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117 Cards in this Set

  • Front
  • Back
How many vertebrae are there?
What 6 basic parts are found in almost all vertebrae?
1. Body
2. Pedicles
3. Laminae
4. Spinous processes
5. Transverse processes (transverse/costal elements)
6. Articular processes (superior/inferior)
What are the 5 regions of the vertebral column?
How many vertebrae are there per vertebral region?
-Cervical: 7
-Thoracic: 12
-Lumbar: 5
-Sacral: 5 fused
-Coccyx: 3-4
What is the most constant feature of the cervical vertebrae?
Transverse foramen
What is common to C3-C6?
Bifid spines
What are the alternative names for C1 and C2 vertebrae?
C1 = Atlas
C2 = Axis
What are the key features of the atlas?
Arches - anterior/posterior
No body
No spine - tubercle
Facet for skull - occipital condyle
What is the key feature of the Axis?
Odontoid process - the Dens.
What is the purpose of the dens?
To provide a pivot point for the Atlas to rotate on.
What is the key feature of the thoracic vertebrae?
Facets for ribs
Which vertebrae are most palpatable?
C7 - vertebral prominence
What is the sacrum?
The fused sacral vertebrae (5)
When does fusion begin of the sacrum?
20 yrs
What is the site for injection of anesthesia in the sacrum called?
Sacral hiatus
What's the coccyx?
3-4 fused coccygeal vertebrae, situated below sacrum
What are the 3 types of joints in the vertebral column?
1. Fibrous
2. Synovial
3. Cartilaginous
Where are the fibrous joints in the vertebral column?
Between the spines, laminae, bodies, and transverce process of ADJACENT vertebrae
What are the 3 fibrous joints in the vertebral column?
1. Supraspinous/interspinous ligaments
2. Ligamentum flavum
3. Longitudinal ligaments (post/ant)
How do the supraspinosu and interspinous ligaments act?
Limit ventral spine flexion.
What is ligamentum nuchae?
Thickened supraspinous ligament in cervical region; contains abundant elastic tissue.
Where is ligamentum flavum?
Interlaminar; its continuation between atlas and skull is the posterior atlanto-occipital membrane.
what is the function of the longitudinal ligaments?
To hold the vertebral bodies together.
What is the Continuation of the posterior longitudinal ligament between the atlas and skull?
The tectorial membrane.
What is the action of the post longitudinal ligament?
Prevents hyperflexion of spine; incomplete laterally b/c of the vertebral pedicles.
What is the continuation of the anterior longitudinal ligament between teh atlas/skull?
Anterior atlanto-occipital membrane.
What is the fuction of the anterior longitud. ligament?
Prevents hyperextension of spine.
Where are interarticular synovial joints found?
Between articular processes of adjacent vertibrae.
What is the most restricted movement in the cervical region by the synovial joints?
Rotation; moderate movement in all directions is allowed tho.
What is the orientation of the plane of articulation between vertebrae in the cervical region?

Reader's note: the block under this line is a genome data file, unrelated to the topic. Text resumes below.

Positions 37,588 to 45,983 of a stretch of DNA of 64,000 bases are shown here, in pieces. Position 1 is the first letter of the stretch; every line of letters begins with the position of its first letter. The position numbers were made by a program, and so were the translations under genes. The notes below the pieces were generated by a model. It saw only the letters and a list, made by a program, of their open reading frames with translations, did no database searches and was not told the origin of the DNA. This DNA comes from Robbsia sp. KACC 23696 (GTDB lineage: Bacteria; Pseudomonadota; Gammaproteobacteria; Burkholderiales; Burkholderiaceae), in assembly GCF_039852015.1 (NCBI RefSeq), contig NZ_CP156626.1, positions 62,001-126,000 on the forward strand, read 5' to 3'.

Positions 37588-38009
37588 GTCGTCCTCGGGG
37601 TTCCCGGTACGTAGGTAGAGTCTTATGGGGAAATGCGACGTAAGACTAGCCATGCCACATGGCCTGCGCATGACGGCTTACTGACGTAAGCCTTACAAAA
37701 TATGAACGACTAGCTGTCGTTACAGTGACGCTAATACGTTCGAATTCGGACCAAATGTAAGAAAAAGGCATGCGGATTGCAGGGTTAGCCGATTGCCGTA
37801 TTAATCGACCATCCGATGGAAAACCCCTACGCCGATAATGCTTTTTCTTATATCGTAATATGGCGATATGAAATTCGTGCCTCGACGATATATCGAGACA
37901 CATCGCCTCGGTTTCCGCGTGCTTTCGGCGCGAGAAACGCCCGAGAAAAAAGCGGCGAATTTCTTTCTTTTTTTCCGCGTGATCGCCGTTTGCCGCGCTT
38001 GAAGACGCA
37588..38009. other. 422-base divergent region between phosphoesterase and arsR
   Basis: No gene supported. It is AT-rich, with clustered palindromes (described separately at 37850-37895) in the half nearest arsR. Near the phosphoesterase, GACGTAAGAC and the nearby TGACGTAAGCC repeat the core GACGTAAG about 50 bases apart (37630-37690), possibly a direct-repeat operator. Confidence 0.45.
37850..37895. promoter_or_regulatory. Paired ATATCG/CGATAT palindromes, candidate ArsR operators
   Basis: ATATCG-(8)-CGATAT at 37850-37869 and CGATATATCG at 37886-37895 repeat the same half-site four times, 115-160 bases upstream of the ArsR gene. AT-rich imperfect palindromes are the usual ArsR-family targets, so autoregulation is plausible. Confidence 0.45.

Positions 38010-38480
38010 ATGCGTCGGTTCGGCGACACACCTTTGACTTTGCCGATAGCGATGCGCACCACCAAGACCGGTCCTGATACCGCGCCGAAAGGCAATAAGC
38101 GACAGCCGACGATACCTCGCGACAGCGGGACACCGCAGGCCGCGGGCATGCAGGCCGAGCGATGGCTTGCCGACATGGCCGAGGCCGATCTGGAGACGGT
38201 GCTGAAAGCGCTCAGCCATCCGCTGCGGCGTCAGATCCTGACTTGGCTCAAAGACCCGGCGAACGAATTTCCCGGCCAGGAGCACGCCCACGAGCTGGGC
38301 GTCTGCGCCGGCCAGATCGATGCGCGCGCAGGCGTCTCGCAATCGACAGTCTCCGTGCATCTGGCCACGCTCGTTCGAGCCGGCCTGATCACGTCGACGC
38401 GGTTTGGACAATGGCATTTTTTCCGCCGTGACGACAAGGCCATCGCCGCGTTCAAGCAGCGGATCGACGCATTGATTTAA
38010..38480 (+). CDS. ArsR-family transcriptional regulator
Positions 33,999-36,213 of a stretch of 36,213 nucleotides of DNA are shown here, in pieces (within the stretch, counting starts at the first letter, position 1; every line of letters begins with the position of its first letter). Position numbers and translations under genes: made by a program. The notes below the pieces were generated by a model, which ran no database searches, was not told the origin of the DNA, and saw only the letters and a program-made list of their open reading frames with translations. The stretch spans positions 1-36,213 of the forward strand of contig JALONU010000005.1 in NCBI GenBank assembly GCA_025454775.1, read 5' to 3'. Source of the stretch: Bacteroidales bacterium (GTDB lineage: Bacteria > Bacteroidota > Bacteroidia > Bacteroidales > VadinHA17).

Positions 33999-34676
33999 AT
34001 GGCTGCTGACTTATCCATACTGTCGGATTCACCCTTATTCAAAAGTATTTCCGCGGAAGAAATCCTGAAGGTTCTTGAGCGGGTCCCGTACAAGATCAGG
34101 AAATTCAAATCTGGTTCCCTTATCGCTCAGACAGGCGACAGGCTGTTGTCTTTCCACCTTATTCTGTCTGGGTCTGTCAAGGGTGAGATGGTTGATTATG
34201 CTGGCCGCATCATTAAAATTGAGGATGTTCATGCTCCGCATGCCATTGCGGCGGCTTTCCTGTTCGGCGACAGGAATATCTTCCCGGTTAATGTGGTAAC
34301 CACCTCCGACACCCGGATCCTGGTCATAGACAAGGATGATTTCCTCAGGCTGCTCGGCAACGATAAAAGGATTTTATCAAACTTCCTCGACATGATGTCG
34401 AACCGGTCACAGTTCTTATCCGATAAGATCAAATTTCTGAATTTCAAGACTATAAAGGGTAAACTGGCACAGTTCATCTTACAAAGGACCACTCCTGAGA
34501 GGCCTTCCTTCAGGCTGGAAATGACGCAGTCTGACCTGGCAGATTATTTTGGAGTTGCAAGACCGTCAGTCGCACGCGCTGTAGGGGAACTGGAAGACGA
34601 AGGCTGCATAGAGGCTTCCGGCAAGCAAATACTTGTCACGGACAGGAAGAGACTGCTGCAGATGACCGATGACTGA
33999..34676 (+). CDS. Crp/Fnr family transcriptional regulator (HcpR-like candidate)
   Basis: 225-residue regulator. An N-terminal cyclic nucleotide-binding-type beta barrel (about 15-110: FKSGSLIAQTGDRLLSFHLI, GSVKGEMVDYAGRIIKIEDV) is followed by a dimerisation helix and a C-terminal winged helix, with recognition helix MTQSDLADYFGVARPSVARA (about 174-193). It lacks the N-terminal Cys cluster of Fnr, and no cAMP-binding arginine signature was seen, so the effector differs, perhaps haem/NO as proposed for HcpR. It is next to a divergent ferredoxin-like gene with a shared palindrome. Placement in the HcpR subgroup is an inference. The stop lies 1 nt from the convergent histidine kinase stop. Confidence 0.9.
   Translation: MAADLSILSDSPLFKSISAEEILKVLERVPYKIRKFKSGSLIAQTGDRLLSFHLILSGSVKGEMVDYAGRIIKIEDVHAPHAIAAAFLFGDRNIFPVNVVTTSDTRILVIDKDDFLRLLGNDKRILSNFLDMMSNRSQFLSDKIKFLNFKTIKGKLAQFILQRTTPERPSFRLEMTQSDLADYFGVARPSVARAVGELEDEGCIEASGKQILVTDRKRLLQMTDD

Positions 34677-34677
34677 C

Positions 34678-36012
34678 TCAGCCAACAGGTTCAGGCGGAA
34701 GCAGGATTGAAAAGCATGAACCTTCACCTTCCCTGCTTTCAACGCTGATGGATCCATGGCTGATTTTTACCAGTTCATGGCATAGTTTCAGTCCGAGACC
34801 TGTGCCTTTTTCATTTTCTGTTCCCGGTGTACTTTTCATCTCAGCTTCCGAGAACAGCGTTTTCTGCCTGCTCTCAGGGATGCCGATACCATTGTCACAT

Transverse - horizontal
What is the orientation of the plane of articulation between vertebrae in the thoracic region?
Coronal - frontal
What is the orientation of the plane of articulation between vertebrae in the lumbar region?
Where do spinal nerves exit the spinal canal?
Anterior to the articulations between vertebrae, between adjacent pedicles.
As spinal nerves exit the vertebral canal, what is their first branch?
Sensory branches to the joint capsule.
What are 2 conditions related to the articular process of the spine?
What is spondylolysis?
A bilateral defect in the pars interarticularis in which the bone fractures.
What is the pars interarticularis?
The part of the lamina between the superior and inferior articular processes.
What is spondylolithesis?
The slippage of one vertebrae over the one just below it; most commonly L5 slips over S
What causes spondylolithesis?
Lateral breaking in spondylolysis.
What are the cartilaginous joints in the vertebral column?
The intervertebral discs between adjacent vertebral bodies.
How much height in the spinal column are the result of discs?
1/4-1/5 of it.
What are the 2 components of the discs?
1. Nucleus pulposus
2. Annulus fibrosis
What is the nucleus pulposus?
Central core made of glycosaminoglycan (GAG) and glycoprotein
What is the purpose of GAGs in the vertebral column?
Maintain turgor pressure b/c they bind water
What else is in the liquid center called pulposus?
Inflammatory mediators - NO, phospholipase, prostaglandins.
What is the annulus fibrosis?
The fibrocartilage surrounding the creamy liquid center.
What are the characteristics of the annulus fibrosis?
1. Thickest anteriorly
2. Avascular
3. Innervted
4. Contains free nerve endings (nociceptrs) that sense noxious stimuli (pain).
What are the important physics of the intervertebral discs?
-Nucleus transmits compression via liquid to vertebral body and annulus pulposus.
-With compression waste/water exist the disc; with relaxation, nutrients/water enter.
What age related changes occur in the discs?
-Water content decreases
-Degeneration affects integrity
Where does rupture of intervertebral discs mostly occur?
Lumbar or cervical regions
What is the most common direction of rupture?
What nerve will be affected when a disc is ruptured?
The spinal cord one level higher than the disc.
Eg if disc is between L4/L5, the spinal nerve L5 is affected.
What is the most common musculoskeletal disorder in industrialized societies?
Low back pain